There may be other underlying factors, but as I see it, the main reason for the present violence between various ethnic and religious groups is their own conceitedness.
The majority of the people have been left behind by their leaders, who call themselves intellectuals. The common people and the intellectuals have long been separated in spirit, so that even when they belong to the same group, they have different interests -- they seem to speak a different language, although they use the same words and expressions. And they look in different directions.
In my previous letters to The Jakarta Post, I pointed out that those calling themselves intellectuals live in a crystal palace, separated from their own followers and the general public.
There has been too much emphasis in religious color, for no apparent reason other than political considerations. What difference is there essentially between a Muslim intellectual and a Christian intellectual? They both put their religious beliefs before their intellectualism. Do they put service to their God first and to humanity second?
In terms of intellectualism, maybe both have university degrees and speak English. However, it is their integrity that should count, not their social labels. How deep do these great intellects realize that we live on the one planet, and that global warming must be stopped if mankind is to survive at all? How often do they speak about this calamity?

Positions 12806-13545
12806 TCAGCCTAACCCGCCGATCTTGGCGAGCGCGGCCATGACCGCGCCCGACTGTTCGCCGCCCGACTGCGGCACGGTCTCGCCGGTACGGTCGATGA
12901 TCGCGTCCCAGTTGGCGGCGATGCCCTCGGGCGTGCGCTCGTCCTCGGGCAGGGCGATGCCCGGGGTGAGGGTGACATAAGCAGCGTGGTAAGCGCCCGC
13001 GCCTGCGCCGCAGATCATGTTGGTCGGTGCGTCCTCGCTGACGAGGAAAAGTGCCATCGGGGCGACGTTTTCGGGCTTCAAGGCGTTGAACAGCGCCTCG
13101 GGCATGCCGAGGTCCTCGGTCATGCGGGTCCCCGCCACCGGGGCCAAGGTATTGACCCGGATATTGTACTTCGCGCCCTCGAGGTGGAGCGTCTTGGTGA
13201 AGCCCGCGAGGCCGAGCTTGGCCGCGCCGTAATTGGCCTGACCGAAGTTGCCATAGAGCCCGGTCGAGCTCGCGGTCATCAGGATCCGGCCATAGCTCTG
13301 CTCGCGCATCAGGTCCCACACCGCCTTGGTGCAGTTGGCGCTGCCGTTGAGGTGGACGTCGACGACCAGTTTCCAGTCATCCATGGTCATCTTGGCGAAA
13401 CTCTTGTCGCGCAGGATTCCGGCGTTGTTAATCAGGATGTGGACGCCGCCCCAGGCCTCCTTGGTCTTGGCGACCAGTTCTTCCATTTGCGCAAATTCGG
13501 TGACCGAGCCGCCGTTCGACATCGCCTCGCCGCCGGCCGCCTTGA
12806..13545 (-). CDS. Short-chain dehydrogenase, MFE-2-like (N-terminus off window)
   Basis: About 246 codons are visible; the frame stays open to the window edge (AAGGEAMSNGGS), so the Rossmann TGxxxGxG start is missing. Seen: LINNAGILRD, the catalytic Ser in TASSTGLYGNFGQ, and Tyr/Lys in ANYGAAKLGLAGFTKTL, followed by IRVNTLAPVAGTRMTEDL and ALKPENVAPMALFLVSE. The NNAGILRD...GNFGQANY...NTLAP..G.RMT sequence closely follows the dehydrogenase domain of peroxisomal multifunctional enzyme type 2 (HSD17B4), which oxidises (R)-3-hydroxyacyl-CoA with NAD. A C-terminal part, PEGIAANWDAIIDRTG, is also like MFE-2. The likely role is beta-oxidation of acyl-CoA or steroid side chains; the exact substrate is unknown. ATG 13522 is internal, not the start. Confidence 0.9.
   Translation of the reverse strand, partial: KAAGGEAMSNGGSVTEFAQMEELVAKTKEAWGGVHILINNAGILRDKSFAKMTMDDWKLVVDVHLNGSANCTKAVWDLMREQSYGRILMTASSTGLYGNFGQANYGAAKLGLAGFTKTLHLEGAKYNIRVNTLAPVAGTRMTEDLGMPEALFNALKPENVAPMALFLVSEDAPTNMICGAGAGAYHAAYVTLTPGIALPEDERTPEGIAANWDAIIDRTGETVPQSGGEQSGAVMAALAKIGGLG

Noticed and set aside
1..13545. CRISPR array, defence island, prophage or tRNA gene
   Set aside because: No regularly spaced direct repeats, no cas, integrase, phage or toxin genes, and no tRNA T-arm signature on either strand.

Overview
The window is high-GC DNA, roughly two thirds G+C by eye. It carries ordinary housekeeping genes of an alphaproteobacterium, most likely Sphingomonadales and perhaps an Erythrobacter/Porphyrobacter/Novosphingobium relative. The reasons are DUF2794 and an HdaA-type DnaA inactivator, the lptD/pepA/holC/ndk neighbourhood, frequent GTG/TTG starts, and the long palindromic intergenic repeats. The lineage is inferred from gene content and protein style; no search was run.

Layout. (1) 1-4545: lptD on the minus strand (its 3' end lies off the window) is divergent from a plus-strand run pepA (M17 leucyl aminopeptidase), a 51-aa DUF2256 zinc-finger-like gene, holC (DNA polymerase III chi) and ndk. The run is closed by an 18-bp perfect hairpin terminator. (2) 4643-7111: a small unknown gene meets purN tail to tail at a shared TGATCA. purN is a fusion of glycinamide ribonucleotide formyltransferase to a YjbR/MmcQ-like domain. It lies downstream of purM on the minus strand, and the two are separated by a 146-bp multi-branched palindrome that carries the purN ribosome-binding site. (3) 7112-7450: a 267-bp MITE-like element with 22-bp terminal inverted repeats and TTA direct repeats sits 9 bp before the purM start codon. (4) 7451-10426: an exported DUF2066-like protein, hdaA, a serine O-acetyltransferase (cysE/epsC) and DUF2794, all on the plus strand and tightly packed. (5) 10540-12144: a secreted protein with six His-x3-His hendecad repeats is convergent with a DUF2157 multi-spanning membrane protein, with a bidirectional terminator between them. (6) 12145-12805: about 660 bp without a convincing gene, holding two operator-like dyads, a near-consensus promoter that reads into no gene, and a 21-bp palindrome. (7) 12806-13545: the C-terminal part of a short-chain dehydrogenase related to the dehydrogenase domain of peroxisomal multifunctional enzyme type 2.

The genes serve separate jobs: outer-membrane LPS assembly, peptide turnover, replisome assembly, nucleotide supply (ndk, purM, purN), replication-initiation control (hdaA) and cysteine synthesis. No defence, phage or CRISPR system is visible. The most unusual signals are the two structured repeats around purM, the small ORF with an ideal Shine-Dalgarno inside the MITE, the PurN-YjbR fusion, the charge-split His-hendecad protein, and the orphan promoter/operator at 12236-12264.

The media allows religious leaders to deliver their sermons almost 24 hours a day. Alas, people's behavior does not improve because they speak a different language and have different interests. Teachers plead every day for a greater respect for the authorities. The students listen but do not understand because they speak a different language and they have different interests also. They may be the have-nots perhaps, and the down-trodden. They think they will never be able to enjoy the privileges of those calling themselves intellectuals. So they continue to brawl in the streets.
The question of which religious group is better emerges, or which intellectual ideals deserve greater attention. The various religious groups exist to unite the whole nation, not to split it in up into various names or categories in the name of serving God, and, at least in theory, the interests of the less fortunate. But how can these aloof intellectuals converse with those others that do not speak the same language and do not have the same interests? Acts of desperation are the only option left for these people. Now the nation is reaping the fruit of a people too long separated by artificial upper-class intellectualism and religious labels.
For too long have we been exposed to the narrow-minded view that we are part of a religious group instead of a big nation. For too long have the common people been left by the wayside by their intellectual leaders who speak a different language and have different interests.
Compounded by the prolonged economic crisis as a result of evil activity -- corruption, collusion and nepotism -- in which the common people have no part, resulting in price increases and massive unemployment, only the desperados remain.
The incidents in Ambon, East Timor, East Java and other places are extreme examples of the combination of this spiritual isolation and economic deprivation. What makes it all the more tragic is that there are leaders who do not want to learn from past mistakes.